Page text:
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Eco activist emphasizes culture’s role

By
Contributing Writer
Tuesday, March 13, 2012

 

“We take more than our share of the biosphere,” said Winona LaDuke, environmental rights activist, author and member of the Anishinaabe Nation, during a lecture in Salomon 101 last night. The lecture, “Seven Generations: The Intersection of Ecological and Indigenous Economics,” was opened by a Mashpee Wampanoag drum group performance and was the second in the “Catalyzing Conversations on Diversity” series sponsored by the Office of Institutional Diversity and supported by Native Americans at Brown and the Third World Center. 

LaDuke addressed the cultural problems the United States is facing with regard to sustainability.

In America, there is often a “commodification of all – the perception that everything is some tangible market economy,” LaDuke said. Instead of having an environmental economy based on cyclical patterns in nature, people see the environment primarily in terms of its use to humans, she said. 

LaDuke used the example of the waste industry to demonstrate the linearity and short-sightedness of most environmental thinking, taking issue with the idea of waste as a concept humans accept as a given. 

She also addressed the problems of non-renewable energy, dependence on oil, genetically modified foods, unsustainable crop growth and transportation practices. When populations rely on food products from distant sources, their oil dependency and reliance on outside sources increase and local economies suffer, she said. 

To counter these problems, LaDuke outlined the basic tenets of sustainability, which she has observed while studying indigenous practices. It is important to understand humans were the last to arrive on earth, she said. The ecosystem could survive without humans, but humans depend on nature, she said. Within the indigenous cultures LaDuke studies, people believe all beings are related and “most of our world is animate,” which she said leads to a sense of accountability for human actions that does not exist in an anthropocentric view.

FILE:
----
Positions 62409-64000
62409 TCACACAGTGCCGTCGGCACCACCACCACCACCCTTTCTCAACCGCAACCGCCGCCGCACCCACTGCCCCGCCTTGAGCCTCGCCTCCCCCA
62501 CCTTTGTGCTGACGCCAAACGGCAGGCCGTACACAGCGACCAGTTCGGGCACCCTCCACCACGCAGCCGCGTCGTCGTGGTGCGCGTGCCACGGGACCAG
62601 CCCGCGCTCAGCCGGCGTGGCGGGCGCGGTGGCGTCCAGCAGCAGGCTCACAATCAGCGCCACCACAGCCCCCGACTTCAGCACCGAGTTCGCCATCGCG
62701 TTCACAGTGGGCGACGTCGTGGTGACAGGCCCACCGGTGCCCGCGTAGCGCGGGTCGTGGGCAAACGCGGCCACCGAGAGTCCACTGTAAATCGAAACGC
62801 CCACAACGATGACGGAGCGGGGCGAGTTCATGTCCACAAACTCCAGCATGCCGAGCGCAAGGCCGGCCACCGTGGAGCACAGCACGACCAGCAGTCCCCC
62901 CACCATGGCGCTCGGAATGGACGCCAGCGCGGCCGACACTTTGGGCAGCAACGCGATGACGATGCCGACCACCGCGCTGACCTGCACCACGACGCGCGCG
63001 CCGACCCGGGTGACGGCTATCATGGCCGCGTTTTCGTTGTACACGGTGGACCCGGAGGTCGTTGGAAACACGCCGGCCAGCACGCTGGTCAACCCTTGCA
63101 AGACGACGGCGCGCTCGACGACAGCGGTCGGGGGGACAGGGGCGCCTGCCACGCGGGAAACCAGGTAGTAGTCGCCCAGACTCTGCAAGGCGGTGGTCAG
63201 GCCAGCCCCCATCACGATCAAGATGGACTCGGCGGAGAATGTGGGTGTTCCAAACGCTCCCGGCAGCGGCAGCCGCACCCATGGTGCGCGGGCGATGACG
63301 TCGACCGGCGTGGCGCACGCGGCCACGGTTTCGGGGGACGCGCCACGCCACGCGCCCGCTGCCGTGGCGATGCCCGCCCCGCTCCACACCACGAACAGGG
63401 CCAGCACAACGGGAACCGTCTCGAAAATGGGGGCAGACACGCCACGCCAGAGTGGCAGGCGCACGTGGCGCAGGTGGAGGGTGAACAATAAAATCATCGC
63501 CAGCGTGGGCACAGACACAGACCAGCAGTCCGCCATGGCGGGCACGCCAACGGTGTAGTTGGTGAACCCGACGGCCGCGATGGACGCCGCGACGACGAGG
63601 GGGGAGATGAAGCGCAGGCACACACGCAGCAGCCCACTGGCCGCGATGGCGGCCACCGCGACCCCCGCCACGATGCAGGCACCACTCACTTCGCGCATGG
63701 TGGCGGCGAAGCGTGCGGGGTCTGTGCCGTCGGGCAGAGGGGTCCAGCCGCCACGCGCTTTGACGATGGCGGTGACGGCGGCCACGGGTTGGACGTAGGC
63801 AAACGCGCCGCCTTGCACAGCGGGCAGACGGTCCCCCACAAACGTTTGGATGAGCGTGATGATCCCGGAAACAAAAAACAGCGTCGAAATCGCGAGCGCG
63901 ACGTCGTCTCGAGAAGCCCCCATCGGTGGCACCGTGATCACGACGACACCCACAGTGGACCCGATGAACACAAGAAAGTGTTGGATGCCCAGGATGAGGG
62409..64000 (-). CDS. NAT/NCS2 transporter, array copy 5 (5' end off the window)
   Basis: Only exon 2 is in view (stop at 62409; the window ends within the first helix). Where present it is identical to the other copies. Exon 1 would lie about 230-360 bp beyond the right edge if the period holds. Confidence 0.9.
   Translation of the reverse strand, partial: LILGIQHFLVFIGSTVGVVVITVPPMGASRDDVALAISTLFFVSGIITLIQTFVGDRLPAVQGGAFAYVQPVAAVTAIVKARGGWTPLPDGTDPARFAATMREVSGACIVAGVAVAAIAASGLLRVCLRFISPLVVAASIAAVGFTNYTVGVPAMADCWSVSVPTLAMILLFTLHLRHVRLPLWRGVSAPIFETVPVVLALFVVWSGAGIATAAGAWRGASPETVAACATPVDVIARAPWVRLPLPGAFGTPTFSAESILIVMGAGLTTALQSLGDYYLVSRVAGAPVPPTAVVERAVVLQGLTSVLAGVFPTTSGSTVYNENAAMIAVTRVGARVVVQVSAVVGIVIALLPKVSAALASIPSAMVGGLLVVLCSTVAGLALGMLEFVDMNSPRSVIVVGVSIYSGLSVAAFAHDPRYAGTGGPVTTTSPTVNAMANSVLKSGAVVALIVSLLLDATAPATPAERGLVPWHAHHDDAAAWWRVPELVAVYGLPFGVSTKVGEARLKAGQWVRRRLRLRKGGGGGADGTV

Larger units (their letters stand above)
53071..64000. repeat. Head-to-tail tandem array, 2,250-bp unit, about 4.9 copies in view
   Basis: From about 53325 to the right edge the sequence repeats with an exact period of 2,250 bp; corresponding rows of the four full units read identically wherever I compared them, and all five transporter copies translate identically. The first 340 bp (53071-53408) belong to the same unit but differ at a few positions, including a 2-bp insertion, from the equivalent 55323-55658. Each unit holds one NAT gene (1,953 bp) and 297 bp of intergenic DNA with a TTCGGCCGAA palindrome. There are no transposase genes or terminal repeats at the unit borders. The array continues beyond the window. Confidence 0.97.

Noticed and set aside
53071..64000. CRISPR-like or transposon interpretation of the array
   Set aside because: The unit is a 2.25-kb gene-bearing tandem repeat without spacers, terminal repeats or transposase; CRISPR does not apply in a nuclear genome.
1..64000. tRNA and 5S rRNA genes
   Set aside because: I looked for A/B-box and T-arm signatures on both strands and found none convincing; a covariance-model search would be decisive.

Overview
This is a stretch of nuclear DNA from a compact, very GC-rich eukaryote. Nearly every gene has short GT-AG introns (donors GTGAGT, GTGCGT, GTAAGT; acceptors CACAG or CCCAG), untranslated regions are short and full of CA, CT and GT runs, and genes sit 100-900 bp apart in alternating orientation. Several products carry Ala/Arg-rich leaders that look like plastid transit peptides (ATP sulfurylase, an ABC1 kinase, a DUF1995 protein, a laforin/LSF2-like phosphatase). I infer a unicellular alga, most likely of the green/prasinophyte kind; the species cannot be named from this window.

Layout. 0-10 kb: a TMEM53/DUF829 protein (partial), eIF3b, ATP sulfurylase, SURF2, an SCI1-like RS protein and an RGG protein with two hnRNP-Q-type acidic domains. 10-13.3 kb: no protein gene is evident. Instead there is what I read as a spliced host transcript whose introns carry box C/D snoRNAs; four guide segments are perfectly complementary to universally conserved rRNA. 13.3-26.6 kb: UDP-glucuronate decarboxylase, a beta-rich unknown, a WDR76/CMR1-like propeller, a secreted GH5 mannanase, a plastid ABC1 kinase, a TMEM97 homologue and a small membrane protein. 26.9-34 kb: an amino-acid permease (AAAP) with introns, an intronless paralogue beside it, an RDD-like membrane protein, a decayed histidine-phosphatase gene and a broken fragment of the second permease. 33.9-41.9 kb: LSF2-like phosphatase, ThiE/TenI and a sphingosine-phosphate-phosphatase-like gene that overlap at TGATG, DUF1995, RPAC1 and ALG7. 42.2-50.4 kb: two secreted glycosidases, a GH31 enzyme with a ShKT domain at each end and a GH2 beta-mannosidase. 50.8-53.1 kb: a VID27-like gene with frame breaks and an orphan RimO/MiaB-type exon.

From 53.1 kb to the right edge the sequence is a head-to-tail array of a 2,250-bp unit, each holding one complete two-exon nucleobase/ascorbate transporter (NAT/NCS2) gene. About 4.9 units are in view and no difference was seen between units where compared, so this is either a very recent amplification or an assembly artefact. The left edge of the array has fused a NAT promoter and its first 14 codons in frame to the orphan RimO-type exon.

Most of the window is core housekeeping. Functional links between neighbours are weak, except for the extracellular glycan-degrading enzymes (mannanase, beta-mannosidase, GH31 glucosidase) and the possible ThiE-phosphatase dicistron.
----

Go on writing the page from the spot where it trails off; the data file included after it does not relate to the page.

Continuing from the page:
Currently, LaDuke is working on the White Earth Indian Reservation in Minnesota to put into action sustainability initiatives to “regain control over food and energy,” she said. These initiatives include a movement to restore the growth of indigenous crops that can tolerate climate change, the construction of a wind turbine and the continual battle against the production of genetically engineered food. LaDuke is also active in national environmentalism efforts, serving as executive director of Honor the Earth, a Native American environmental rights organization.

It is important not to have a “frontier” state of mind, where one can move on to a different location if the first one is destroyed, LaDuke said. When making a decision, one must “consider the impact on the generation seven generations from now. You take only what you need, and leave the rest,” she said.

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